By JUDY WAGUMA
Africa?s economic performance between 1980 and 1990 was very poor, as most countries in the continent engaged in fighting. While this was happening, the rest of the world was moving on, forming very powerful trade blocs in which members were guaranteed preferential treatment.
This makes investing in Africa all the more important. Which is why it is instructive for investors to know the underlying issues that have seen some businesses on the continent stumble before closing shop, while others have thrived and raked in billions in profits over the years.
One of the biggest challenges facing investors coming to Africa is lack of the right information on Africa. With the help of information and communication technology (ICT), Africans cannot only improve their business, but investors from the rest of the world will be encouraged to bring in more money and boost the continent?s economies.
Challenges like fluctuating currencies, bureaucracy or red tape, which have been major obstacles, are increasingly getting easier to wade through.
With many other issues counting against it, Africa has still to contend with political instability in places like Sudan, Somalia and the Congo, where perennial wars have stagnated development despite the regions? great potential.
Driving the unfriendly climate are issues of underdeveloped infrastructure in many parts of the continent. The latest is the HIV/AIDS pandemic, which is threatening to wipe out the skilled working-class, more so in Sub- Saharan Africa where prevalence rates are highest in the world.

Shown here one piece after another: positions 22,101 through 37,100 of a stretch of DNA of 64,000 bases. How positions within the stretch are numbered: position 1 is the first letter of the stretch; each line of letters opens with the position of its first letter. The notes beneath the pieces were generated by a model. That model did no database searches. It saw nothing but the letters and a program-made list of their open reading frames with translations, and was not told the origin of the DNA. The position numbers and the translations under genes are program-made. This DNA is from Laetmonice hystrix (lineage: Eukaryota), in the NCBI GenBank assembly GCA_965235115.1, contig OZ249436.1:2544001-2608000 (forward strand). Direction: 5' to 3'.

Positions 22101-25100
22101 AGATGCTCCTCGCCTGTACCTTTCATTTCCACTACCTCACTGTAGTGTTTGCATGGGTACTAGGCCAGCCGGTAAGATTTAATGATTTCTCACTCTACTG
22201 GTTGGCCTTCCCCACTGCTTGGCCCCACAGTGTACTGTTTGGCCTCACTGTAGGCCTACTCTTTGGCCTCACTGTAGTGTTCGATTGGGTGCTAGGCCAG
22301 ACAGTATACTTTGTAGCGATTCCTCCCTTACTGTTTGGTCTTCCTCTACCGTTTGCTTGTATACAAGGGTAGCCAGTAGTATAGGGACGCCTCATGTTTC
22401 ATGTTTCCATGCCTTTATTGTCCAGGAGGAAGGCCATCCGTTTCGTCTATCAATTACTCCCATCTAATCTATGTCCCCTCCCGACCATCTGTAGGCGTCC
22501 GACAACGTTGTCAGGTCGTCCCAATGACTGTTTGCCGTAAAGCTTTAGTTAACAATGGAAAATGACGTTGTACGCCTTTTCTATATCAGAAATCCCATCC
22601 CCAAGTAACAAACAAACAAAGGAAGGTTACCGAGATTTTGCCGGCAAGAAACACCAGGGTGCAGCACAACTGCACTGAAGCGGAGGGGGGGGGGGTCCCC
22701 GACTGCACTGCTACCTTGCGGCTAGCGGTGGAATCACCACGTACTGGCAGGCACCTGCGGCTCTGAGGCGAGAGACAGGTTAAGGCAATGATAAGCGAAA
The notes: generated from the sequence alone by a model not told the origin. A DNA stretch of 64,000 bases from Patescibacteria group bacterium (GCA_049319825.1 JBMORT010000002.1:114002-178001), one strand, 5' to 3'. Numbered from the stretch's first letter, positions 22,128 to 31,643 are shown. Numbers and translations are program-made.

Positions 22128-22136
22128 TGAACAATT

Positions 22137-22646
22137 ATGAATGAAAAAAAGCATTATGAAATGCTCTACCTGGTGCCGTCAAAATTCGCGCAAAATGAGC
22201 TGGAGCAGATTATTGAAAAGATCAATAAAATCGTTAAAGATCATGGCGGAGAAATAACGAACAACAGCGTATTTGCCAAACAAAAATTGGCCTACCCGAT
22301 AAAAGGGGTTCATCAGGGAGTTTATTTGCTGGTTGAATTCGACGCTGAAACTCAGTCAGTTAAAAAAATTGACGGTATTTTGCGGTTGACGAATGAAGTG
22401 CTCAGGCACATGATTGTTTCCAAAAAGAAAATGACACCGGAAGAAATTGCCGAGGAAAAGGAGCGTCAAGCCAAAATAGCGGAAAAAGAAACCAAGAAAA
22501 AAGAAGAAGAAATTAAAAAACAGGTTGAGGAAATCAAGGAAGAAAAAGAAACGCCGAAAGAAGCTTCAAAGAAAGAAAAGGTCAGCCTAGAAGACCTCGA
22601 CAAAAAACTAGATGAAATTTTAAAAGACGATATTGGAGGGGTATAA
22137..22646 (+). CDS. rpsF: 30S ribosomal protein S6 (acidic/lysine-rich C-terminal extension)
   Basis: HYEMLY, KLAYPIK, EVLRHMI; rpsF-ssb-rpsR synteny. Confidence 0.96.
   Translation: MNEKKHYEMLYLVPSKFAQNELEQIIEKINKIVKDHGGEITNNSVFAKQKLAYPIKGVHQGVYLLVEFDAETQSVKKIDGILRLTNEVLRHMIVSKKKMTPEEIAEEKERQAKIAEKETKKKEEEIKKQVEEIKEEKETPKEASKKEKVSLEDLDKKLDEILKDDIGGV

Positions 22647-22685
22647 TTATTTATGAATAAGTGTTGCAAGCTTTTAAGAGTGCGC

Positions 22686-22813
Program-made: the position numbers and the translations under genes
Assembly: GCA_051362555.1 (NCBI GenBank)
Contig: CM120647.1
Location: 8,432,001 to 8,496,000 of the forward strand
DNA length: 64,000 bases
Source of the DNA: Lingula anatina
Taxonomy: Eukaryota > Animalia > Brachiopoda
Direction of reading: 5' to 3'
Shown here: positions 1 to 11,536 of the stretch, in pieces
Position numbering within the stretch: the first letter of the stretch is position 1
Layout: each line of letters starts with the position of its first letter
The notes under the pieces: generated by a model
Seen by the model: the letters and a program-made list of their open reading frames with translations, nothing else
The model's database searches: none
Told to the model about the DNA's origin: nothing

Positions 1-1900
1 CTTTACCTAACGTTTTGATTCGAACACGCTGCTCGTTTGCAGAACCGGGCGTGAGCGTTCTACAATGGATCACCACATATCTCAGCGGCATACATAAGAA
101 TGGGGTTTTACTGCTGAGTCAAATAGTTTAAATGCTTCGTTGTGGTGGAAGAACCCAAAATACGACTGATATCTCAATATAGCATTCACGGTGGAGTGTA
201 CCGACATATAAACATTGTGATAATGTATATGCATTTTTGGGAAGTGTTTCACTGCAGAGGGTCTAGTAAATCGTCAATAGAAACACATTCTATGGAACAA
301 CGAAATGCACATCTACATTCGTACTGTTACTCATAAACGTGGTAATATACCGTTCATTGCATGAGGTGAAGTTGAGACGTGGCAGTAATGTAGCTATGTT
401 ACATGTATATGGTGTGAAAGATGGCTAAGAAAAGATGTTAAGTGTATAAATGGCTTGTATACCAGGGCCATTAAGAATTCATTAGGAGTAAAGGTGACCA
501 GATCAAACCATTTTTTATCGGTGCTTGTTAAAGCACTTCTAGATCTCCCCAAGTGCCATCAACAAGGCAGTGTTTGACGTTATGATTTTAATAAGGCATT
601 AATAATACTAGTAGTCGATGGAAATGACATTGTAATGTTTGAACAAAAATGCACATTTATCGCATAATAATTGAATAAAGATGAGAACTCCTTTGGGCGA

The banking and financial sector, though, has huge potential in spite of these setbacks. The need for an established reliable banking industry cannot be overemphasized. For instance, in Zimbabwe the banking industry is very well developed, but because of the volatile economic and political situation, inflation rates have soured.
Other challenges that impede on business in Africa are diverse ? they range from lack of effective legal and regulatory framework to strong government presence in companies, commercial and retail banks, thus negatively impacting on their corporate governance.
There is also the stain of corruption, which is perceived as a fault of the non-Africans who pass the brown paper bags as the poor and often poorly paid civil servants who accepts them. Many a potential investors have cancelled their plans after running into African bureaucrats who demanded huge kick-backs in exchange for licenses.
Nepotism, also a form of corruption, poses a challenge as politically-correct individuals are favored at the expense of serious but honest investors when it comes to doing business. There is also the challenge of limited access to credit, a strong source of capital, monopolies of marketing boards, state trading firms, foreign exchange restrictions, trade taxes, quotas and concentration on limited commodities. The latter places a disincentive on exports, thus delinking Africa from the world economy, and making it a net importer of capital goods.